Date of this Version
Thesis (M.S.)--University of Nebraska--Lincoln, 1959. Department of Agronomy.
These investigations were designed to provide information involving the basis of bud dormancy in perennial weeds. The scope of study broadened as the work progressed. Thus, attempts to observe the growth of tanweed seedlings led to germination trials of dormant seeds. Attempts to establish growth of rhizome sections for winter studies in the greenhouse led to the design of an experiment to determine the existence of an interaction between gibberellic acid treatment and exposure to supplementary red light.
Attempts to determine the homogeneity or heterogeneity of adjacent field plots led to the excavation, exposure and measurement of three tanweed rhizome systems. Desire for representative sampling of the plant populations also led to the observation of abnormal bud growth on a limited area of tanweed rhizome. Within this area, an abundance of fungal mycelia could be seen. Preliminary investigations were undertaken to determine whether this abnormal growth was associated with the presence of the fungus.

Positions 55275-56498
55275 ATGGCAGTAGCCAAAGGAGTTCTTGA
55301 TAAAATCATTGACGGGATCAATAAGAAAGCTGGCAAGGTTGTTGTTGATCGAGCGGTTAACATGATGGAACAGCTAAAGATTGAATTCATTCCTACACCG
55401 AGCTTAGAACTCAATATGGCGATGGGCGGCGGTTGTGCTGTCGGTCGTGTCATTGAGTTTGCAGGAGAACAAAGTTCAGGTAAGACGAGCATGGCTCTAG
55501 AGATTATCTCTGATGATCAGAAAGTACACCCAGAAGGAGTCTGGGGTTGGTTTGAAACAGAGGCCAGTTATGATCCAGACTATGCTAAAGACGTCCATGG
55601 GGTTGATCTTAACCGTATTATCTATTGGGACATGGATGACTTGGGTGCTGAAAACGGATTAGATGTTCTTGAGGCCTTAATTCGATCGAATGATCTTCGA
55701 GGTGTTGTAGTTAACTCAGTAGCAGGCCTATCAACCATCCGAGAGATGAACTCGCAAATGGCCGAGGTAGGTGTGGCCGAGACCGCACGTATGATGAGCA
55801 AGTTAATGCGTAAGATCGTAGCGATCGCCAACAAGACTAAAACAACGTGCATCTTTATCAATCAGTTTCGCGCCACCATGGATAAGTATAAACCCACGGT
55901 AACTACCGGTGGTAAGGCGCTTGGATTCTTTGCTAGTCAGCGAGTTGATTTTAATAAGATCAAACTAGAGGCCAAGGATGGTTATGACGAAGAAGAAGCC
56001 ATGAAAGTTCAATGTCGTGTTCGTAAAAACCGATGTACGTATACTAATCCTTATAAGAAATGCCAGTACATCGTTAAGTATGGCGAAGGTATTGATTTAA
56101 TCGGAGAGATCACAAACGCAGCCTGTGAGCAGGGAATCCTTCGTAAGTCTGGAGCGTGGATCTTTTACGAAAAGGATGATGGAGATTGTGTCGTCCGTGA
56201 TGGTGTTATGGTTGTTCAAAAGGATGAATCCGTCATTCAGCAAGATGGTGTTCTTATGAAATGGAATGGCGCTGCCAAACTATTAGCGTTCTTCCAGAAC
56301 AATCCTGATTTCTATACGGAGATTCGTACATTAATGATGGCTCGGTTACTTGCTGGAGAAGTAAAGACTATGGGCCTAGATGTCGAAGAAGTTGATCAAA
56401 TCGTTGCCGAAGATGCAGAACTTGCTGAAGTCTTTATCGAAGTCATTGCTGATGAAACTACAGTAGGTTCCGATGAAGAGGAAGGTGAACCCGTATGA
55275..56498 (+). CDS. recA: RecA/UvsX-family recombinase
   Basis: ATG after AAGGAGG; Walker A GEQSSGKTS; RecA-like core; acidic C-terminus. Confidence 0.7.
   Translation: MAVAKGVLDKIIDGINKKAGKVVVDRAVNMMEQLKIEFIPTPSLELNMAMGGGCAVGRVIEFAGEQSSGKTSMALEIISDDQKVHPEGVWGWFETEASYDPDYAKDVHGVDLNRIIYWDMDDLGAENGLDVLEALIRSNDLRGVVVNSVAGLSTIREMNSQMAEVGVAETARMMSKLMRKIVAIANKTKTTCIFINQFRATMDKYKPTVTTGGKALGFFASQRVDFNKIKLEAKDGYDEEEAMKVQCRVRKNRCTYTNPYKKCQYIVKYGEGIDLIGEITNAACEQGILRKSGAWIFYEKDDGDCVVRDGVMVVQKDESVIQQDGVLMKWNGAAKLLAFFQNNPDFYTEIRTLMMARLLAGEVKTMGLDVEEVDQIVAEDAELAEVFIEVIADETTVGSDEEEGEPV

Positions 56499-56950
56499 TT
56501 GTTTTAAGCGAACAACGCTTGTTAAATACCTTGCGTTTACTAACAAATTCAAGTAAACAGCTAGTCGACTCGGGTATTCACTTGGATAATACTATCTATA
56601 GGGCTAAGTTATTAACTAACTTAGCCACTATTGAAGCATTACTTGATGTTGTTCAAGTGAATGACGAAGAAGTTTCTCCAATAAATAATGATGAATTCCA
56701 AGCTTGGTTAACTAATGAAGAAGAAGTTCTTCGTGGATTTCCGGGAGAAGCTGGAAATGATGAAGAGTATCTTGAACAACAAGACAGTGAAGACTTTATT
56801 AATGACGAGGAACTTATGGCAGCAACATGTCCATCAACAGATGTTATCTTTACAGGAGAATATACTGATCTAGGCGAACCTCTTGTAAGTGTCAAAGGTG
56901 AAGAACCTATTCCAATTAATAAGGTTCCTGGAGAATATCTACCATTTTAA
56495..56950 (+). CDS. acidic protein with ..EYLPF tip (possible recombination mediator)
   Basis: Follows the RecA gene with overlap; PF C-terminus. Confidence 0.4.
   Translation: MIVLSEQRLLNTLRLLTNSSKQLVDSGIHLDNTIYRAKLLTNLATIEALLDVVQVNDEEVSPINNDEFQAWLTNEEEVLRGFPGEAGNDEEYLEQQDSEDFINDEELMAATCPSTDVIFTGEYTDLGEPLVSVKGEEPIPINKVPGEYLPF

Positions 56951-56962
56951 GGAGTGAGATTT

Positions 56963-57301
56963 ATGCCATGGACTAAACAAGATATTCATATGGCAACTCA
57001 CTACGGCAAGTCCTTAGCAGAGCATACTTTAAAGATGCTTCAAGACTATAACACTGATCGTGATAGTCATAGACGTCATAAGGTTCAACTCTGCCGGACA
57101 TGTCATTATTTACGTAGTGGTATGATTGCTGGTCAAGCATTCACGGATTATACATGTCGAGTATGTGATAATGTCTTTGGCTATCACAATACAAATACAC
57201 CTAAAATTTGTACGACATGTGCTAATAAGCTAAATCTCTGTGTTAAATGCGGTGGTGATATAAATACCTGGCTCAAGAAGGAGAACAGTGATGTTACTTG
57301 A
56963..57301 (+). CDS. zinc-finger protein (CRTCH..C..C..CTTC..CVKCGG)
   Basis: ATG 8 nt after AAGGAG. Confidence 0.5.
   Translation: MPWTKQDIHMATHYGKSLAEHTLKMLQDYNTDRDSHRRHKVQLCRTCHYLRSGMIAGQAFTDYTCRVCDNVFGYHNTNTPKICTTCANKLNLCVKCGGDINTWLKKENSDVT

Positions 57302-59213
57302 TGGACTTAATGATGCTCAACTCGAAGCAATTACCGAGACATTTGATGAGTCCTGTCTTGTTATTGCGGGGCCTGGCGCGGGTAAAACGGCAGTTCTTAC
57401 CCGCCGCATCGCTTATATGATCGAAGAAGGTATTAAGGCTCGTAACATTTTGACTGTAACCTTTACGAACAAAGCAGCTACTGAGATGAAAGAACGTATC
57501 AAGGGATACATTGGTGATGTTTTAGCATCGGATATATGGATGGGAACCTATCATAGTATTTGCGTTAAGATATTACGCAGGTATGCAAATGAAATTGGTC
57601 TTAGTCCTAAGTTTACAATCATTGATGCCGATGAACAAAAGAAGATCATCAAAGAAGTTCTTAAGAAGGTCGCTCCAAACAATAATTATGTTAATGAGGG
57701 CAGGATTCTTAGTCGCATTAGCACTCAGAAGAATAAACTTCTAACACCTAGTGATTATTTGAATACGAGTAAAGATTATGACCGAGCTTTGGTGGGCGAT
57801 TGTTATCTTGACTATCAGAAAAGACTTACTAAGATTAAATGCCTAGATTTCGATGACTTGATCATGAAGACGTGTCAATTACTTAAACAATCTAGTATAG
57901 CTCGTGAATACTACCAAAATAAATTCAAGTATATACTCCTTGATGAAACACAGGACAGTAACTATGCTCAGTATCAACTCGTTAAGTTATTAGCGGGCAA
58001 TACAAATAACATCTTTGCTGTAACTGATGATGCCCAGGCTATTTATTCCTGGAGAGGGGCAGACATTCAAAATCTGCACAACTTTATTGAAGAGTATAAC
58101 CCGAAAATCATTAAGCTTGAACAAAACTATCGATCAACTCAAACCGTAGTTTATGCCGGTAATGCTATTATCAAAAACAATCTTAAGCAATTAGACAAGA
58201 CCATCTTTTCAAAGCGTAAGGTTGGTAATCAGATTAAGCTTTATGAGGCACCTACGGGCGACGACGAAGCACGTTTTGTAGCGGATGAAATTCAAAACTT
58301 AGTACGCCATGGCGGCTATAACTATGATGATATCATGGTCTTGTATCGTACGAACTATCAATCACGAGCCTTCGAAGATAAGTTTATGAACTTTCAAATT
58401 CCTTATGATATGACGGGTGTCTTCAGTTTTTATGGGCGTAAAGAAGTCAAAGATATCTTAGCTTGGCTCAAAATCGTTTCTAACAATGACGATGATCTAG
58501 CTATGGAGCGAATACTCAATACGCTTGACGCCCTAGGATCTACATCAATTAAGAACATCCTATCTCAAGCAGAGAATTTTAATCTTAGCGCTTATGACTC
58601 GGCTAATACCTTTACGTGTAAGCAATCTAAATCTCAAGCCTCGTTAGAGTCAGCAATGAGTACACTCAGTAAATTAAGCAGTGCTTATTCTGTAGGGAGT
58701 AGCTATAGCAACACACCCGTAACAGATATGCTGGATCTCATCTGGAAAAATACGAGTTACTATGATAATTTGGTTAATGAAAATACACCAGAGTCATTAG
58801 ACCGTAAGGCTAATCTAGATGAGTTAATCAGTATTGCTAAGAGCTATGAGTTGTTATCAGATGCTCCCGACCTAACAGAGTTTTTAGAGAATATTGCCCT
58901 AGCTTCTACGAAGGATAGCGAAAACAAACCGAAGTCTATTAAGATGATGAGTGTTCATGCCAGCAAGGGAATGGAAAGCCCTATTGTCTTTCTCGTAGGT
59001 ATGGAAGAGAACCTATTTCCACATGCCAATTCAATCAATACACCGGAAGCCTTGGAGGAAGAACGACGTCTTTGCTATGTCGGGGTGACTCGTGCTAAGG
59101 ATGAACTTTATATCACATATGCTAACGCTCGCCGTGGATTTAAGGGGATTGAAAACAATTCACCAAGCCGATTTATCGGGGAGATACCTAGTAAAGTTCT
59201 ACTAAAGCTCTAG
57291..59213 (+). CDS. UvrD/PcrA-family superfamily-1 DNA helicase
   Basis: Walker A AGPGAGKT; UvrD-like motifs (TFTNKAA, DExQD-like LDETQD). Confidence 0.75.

These investigations extended into three divisions – field, greenhouse and laboratory. The phonological studies were undertaken in the field and the greenhouse; the physiological studies were pursued in the greenhouse and the laboratory.
Advisors: N. E. Schafer and Francis A. Haskins.